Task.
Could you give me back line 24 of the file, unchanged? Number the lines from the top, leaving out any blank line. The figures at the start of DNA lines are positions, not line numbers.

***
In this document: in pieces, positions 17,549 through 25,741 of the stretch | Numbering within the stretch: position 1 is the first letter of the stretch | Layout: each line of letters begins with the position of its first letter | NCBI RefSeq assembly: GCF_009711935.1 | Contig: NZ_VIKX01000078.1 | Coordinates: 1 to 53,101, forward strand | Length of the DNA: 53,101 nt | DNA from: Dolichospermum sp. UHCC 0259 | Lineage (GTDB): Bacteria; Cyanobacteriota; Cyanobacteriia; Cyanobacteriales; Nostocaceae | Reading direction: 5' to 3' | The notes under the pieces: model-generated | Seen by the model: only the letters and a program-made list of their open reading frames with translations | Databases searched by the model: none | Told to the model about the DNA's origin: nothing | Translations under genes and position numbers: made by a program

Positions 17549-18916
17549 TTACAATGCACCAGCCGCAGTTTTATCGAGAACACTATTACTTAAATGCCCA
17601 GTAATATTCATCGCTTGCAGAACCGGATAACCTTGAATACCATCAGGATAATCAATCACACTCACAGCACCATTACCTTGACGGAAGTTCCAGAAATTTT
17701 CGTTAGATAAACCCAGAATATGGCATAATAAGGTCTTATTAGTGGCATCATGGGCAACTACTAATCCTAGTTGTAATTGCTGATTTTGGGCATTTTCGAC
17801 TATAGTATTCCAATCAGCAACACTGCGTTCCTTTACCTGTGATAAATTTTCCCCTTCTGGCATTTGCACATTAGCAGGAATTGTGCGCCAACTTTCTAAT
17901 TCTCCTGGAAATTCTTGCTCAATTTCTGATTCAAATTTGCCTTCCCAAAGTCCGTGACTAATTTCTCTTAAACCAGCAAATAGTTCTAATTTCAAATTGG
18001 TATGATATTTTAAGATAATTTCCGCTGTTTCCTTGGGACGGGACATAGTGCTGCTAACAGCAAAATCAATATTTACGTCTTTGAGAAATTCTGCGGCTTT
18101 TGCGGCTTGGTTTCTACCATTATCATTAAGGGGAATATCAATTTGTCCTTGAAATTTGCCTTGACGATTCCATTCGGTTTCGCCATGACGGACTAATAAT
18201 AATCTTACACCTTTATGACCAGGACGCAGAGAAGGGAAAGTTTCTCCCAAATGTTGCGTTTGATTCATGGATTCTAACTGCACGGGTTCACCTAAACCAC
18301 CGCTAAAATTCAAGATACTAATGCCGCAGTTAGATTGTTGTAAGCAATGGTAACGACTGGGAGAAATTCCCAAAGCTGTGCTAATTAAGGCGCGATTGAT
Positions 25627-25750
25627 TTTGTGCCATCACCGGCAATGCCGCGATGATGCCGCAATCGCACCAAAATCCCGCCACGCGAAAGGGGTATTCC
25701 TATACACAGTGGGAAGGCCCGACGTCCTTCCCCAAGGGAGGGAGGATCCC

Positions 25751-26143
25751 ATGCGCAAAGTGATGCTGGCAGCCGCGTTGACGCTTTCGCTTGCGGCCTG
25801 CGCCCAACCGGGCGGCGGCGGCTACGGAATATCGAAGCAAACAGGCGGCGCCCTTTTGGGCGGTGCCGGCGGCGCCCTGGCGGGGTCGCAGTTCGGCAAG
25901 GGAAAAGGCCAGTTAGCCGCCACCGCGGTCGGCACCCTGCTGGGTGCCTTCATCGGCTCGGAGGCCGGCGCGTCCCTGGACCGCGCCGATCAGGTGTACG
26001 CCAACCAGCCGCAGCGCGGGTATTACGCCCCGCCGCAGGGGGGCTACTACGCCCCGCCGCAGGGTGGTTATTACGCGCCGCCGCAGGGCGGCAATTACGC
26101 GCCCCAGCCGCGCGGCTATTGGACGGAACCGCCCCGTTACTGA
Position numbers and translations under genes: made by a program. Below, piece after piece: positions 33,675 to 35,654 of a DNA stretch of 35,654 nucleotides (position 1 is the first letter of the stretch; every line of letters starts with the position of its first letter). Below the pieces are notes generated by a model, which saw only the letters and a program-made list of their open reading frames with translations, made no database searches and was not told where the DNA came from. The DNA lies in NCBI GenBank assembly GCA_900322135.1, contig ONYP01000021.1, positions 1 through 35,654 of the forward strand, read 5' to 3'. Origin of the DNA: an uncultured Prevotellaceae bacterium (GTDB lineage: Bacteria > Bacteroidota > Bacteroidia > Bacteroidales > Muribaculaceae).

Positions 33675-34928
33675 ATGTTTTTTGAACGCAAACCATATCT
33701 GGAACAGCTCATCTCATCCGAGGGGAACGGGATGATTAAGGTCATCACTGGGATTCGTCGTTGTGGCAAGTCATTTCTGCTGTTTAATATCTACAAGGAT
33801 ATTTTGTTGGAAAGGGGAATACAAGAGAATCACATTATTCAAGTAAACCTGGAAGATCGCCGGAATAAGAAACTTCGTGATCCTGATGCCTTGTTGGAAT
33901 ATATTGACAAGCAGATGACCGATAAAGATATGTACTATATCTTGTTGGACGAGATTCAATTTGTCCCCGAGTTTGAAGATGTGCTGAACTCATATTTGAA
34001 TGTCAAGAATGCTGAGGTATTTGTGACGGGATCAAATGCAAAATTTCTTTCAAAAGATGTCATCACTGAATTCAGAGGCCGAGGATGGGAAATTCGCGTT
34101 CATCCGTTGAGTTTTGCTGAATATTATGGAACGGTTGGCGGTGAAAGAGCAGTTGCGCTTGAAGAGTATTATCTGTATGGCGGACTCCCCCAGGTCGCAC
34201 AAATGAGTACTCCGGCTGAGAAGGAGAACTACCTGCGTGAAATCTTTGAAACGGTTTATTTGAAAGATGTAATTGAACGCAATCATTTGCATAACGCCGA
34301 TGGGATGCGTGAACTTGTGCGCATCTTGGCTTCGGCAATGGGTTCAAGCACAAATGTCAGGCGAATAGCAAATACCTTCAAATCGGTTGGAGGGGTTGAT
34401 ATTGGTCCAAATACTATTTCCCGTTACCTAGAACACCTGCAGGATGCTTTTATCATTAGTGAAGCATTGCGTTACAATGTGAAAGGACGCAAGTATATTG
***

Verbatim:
33701 GGAACAGCTCATCTCATCCGAGGGGAACGGGATGATTAAGGTCATCACTGGGATTCGTCGTTGTGGCAAGTCATTTCTGCTGTTTAATATCTACAAGGAT